Here’s a question to ponder: If you had to write down your profession, would you describe yourself as a “family member”? The answer, if you’re the heroine of a mainstream Hindi film, is yes.
We looked at the 10 top grossing Hindi films of the past 10 years, and found that 35% of these leading ladies play a woman whose profession is a mystery. These characters are usually known in relation to a male character (sisters, mothers, wives) and for 27%, their only reason for existence is to be the hero’s love interest. Welcome to the 21st century.
Every few years, we get a film led by a female protagonist that seems to make both the audience and the Hindi film industry sit up. The likes of The Dirty Picture (2011) and Queen (2013) felt like watershed moments that held out the hope of a new era in the representation of women in Bollywood. While it’s true that the writing of women characters has consistently improved, the 100 films we surveyed showed just how low the bar is when it comes to on-screen women.
In the real world, India’s grappling with declining female labour participation despite 52% of Indian women expressing a desire to work. From 32% in 2005, India’s female labour participation dropped to 19% in 2021, according to data from the International Labour Organisation (ILO). The Centre for Monitoring Indian Economy has found one in four women, aged 15-29, is unable to secure employment. You’d think the wish-fulfilment machine that is Bollywood would tap into this and imagine worlds in which all heroines are working women. Yet for female protagonists, being a family member is the most popular profession among the hit films of the last decade.
Going through the 10 biggest hits for each year, from 2013 to October 2023, we asked just one question: What is the heroine’s profession in the film? Never mind how much time she gets on screen, how many dialogues allow her to have an identity independent of the hero’s, or the impact of the role.
Curiously, the second most popular job for on-screen women is that of a cop, spy or some sort of officer in a law enforcement agency (12%). Are these strong and powerful women pointing to change in how heroines are being imagined? Is the commercial Hindi blockbuster embracing the idea of a woman who can be the hero’s equal? Or is this trapping women characters in a gendered understanding of strength, which demands women be manly in order to come across as heroic?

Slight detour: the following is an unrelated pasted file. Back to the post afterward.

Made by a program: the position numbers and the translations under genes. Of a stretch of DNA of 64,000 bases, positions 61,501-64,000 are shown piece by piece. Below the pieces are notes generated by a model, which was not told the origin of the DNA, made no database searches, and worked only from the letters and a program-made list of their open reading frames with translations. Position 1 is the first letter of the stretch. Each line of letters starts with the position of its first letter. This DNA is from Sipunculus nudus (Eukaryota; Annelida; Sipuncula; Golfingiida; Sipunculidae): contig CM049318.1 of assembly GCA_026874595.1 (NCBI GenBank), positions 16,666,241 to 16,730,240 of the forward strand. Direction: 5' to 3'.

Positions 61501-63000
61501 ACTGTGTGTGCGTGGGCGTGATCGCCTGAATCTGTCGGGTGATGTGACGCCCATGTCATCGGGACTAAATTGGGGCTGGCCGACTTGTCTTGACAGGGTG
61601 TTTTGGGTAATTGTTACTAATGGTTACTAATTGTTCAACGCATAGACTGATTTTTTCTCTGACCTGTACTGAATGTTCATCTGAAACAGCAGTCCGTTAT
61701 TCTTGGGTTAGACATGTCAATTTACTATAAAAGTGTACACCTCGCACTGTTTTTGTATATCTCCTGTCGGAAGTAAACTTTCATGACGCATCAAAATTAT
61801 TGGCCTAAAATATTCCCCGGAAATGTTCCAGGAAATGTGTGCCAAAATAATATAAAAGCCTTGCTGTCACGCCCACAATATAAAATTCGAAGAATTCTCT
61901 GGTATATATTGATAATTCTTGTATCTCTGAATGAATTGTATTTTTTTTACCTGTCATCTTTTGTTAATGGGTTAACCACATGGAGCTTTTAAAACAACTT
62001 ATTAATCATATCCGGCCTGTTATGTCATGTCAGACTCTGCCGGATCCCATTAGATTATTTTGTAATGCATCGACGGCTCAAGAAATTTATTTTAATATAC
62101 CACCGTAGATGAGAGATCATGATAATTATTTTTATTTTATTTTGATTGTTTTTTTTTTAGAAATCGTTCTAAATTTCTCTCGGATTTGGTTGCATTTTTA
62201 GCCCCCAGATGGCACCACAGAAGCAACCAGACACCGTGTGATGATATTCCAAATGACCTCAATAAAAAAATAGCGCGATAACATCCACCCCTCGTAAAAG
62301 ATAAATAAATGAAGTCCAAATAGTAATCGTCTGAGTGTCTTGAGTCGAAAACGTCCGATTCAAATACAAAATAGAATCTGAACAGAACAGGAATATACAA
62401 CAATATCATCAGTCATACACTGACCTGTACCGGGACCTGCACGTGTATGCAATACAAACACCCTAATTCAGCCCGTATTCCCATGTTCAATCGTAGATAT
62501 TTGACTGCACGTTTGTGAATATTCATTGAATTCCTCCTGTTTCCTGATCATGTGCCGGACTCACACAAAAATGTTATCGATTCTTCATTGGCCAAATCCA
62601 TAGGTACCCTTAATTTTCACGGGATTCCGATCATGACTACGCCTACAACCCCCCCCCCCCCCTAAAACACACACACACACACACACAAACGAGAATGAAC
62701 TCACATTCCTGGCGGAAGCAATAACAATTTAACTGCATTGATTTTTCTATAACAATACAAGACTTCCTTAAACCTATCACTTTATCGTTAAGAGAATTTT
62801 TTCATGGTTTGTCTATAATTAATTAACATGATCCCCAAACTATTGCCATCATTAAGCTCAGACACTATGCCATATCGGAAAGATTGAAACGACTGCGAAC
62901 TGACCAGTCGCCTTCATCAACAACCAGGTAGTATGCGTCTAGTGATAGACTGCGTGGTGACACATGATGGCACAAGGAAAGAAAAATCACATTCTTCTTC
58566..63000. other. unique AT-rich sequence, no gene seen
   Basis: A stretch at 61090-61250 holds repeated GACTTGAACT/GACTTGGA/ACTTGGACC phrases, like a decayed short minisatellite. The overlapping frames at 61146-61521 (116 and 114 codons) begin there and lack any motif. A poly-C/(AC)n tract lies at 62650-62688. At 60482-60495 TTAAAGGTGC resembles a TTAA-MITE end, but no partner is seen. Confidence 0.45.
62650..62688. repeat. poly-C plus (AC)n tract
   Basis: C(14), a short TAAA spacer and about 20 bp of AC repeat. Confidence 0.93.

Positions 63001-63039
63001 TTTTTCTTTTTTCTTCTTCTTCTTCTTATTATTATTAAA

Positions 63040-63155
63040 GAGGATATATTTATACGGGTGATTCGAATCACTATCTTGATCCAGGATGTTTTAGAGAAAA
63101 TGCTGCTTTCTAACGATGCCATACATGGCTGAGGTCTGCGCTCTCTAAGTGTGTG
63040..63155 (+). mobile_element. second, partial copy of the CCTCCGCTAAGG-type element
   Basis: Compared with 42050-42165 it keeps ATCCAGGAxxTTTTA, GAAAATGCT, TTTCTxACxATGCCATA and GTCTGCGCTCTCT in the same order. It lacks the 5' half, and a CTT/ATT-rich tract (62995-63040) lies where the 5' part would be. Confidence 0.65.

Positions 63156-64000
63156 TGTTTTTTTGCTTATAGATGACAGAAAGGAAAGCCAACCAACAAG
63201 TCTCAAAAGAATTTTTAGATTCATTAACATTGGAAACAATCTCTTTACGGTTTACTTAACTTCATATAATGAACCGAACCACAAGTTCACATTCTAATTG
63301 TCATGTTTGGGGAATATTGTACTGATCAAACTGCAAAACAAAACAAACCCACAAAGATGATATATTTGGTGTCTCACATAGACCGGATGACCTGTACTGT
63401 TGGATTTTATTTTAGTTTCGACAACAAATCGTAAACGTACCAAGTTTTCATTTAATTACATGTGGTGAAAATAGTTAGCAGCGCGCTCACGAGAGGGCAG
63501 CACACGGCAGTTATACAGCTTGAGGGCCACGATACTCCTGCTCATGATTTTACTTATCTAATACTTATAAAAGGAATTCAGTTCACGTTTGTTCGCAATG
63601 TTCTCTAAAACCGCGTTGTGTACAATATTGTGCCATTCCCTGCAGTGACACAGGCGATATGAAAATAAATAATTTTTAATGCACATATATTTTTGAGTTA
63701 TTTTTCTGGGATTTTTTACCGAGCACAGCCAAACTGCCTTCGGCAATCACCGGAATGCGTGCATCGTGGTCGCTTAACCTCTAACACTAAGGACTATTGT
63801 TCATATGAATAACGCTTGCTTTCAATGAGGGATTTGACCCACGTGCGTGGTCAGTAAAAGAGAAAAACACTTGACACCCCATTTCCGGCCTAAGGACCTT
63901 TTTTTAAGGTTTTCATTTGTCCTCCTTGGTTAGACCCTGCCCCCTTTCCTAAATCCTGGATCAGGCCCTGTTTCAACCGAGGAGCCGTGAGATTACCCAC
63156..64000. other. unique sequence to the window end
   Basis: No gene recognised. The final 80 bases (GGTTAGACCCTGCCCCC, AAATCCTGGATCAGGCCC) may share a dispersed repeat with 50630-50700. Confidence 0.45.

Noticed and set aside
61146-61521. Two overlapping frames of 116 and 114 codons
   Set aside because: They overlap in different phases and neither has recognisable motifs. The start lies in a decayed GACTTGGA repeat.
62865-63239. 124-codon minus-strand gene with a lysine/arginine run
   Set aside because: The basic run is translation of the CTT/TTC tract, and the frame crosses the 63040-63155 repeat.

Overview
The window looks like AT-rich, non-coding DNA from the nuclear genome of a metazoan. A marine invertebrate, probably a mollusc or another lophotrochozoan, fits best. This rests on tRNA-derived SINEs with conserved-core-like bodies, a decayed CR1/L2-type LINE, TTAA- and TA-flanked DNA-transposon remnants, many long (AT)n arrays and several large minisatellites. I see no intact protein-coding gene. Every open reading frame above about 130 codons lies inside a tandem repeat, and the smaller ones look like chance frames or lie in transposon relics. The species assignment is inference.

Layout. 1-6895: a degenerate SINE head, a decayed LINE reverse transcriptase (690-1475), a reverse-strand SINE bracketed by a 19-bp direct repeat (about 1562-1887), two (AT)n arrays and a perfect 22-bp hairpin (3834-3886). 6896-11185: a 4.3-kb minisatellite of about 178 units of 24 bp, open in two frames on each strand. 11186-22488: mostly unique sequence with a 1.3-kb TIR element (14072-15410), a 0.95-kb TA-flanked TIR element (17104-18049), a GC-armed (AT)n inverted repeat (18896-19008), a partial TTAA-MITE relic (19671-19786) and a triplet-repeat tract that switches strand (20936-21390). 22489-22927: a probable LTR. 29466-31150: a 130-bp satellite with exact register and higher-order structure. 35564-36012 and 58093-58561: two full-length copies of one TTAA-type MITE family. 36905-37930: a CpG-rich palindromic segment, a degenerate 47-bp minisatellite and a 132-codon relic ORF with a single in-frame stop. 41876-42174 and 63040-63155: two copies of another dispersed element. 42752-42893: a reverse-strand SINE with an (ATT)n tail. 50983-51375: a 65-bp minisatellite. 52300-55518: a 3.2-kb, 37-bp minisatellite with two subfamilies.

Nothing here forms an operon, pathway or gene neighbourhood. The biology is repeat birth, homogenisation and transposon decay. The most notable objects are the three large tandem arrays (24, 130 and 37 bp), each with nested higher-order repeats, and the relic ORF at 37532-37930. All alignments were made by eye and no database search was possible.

Professions are also deeply gendered. For instance, in the 100 films we looked at, there was only one instance of a woman playing an engineer: Katrina Kaif in Bharat (2019). We also found that women in professions like doctors, gangsters, and athletes constitute a mere 5% each. There are some actors who have consistently played working women whose professional lives are not treated dismissively — Sonam Kapoor belongs to this category. No matter how flimsy or light-hearted the plot of her film may be, her character almost always has a job — but then there are others who do the opposite. For example, most of the women played by Sara Ali Khan don’t have a job. By and large, it seems that even for Bollywood, with its rose-tinted unreality, an independent woman is too fantastical as a concept.
By the power of hindsight, we can tell you that 2022 was a terrible year for women characters. While the macho hero ruled the roost, women characters were sidelined and their roles were frequently irrelevant to the central plot. The trend seems to have continued into 2023. So far, the two biggest hits of the year are centred upon heroes. In Jawaan, the women who initially seem important to the story are eventually literally put into jail cells so that the stage is cleared for two Shah Rukh Khans and Vijay Sethupathi to do their thing. In Gadar 2 (2023), Amisha Patel has nothing to do other than weep and faint prettily. However, it’s also been a year of unexpected twists, like writer-director Luv Ranjan being (briefly) sympathetic to an independent working woman’s desires in Tu Jhoothi Main Makkar (2023) and Satyaprem ki Katha (2023) rooting for a heroine who is a rape survivor.
As audiences demand more nuanced narratives and the industry sees more women in decision-making positions, let’s hope women on and off screen get a better deal and more time in the spotlight.